Elton John dazzles in farewell concert in Tampa

The sold-out show was a stop on his Farewell Yellow Brick Road Tour.
Sir Elton John performs during the first stop of his Farewell Yellow Brick Road tour at the Smoothie King Center in New Orleans in January. John played a sold-out show at Tampa's Amalie Arena on Sunday.
Sir Elton John performs during the first stop of his Farewell Yellow Brick Road tour at the Smoothie King Center in New Orleans in January. John played a sold-out show at Tampa's Amalie Arena on Sunday. [ BEN GIBSON | Courtesy of Rocket Entertainment ]
Published April 25, 2022|Updated April 25, 2022

TAMPA — You could feel the love Sunday night at the sold-out Elton John concert at Amalie Arena.

It came from the excited fans, many of whom dressed up in bedazzled, thick-framed glasses and feather boas that John has made part of his signature look over the years. And it was reciprocated by Sir Elton, who told the audience he loved them after the first two songs.

The farewell tour’s Tampa stop was a long time coming. It was originally scheduled for 2018, but was postponed to 2019 due to illness. After the November 2019 show sold out in Tampa, John announced a second farewell tour, which was delayed because of the pandemic.

The Farewell Yellow Brick Road tour launched in January, but a couple of dates were postponed when the singer tested positive for COVID-19.

John started the show with a bang, rolling out Bennie and the Jets as many fans were still taking their seats. Dressed in a sparkly tuxedo and glittery green glasses, he nimbly worked the piano with an energy that never faltered during the two-hour-plus set. John’s powerful voice sounds phenomenal.

The stage’s backdrop was a brick pattern decorated with symbols of John’s achievements throughout his storied, 50-year career. They included The Lion King motif, the Soul Train logo and the Gucci logo. It framed a screen where videos played to illustrate songs, each one more different than the next. During Philadelphia Freedom, dancers clad in rainbow-colored streetwear nodded to LGBTQ equality.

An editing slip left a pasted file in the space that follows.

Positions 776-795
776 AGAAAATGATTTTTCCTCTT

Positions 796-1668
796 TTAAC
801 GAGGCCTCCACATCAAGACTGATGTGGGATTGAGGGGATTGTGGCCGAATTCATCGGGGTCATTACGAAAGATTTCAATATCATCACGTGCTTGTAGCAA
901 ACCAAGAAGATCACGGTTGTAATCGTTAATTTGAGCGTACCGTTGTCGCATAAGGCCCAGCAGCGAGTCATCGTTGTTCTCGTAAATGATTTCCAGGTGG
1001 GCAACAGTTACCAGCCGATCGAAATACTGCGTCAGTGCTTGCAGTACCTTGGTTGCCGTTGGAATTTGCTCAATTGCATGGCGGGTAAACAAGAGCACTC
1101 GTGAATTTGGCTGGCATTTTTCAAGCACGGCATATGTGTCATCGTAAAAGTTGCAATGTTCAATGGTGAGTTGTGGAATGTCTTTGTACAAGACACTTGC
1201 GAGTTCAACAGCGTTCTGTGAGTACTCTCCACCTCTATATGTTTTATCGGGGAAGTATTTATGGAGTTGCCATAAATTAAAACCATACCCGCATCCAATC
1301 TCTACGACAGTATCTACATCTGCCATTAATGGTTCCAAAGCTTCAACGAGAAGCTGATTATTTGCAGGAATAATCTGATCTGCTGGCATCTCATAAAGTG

But it was most exciting when the screen showed John and his exceptional band playing live. On stage were John Mahon and Nigel Olsson (drums, backing vocals), Ray Cooper (percussion), Davey Johnstone (guitar, backing vocals), Matt Bissonette (bass guitar, vocals) and Kim Bullard (keyboards). Johnstone, Olsson and Cooper have been playing with John since the 1970s.

The show reached a climax with a nine-minute extended version of Rocket Man, in which Johnstone really went for it. He also shined during Have Mercy on the Criminal.

During Levon, percussionist Cooper was showing out, rocking a tambourine in ways not usually seen. That song ascended into another massive jam that ended with the one moment John had to visibly catch his breath.

To slow things down, John performed Candle in the Wind, the version dedicated to Marilyn Monroe, accompanied by a video montage of the iconic actor.

The singer kept his patter to a minimum, relatively. But he shared anecdotes about his music, like how Aretha Franklin recorded his Border Song when he was just starting out and that led to a lifelong friendship and working relationship. Before he played Someone Saved My Life Tonight, he said it was one of his favorite songs he and musical partner Bernie Taupin ever wrote.

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The crowd sang along to favorites like Tiny Dancer and Sad Songs (Say So Much) and provided the fun laaaa-la-la-la-la-la part of Crocodile Rock. A montage of John’s greatest moments, including his appearances on Soul Train and The Simpsons, played during I’m Still Standing.

Indeed, John is still standing and singing and playing with such passion and fervor that it’s hard to imagine him wanting to hang it up. The same goes for the band; these guys looked like they were having the time of their lives.

A shower of golden confetti rained down on the audience during Saturday Night’s Alright for Fighting, the last song before the encore. John returned to the stage wearing a pink robe and heart-shaped glasses. He played his hit Cold Heart, a duo with Dua Lipa, who appeared on the screen. He remarked on how exciting it was to have a hit at age 75, then played his first hit, Your Song.

John ended the night recounting the number of times he’s played in Tampa and in Florida. He remarked that while he won’t be back, he’ll never forget us.

“Farewell,” he said, before launching into Goodbye Yellow Brick Road. He stripped off the robe, revealing a colorful track suit, then got onto a contraption that disappeared him into the back of the screen. It was hard to watch him go.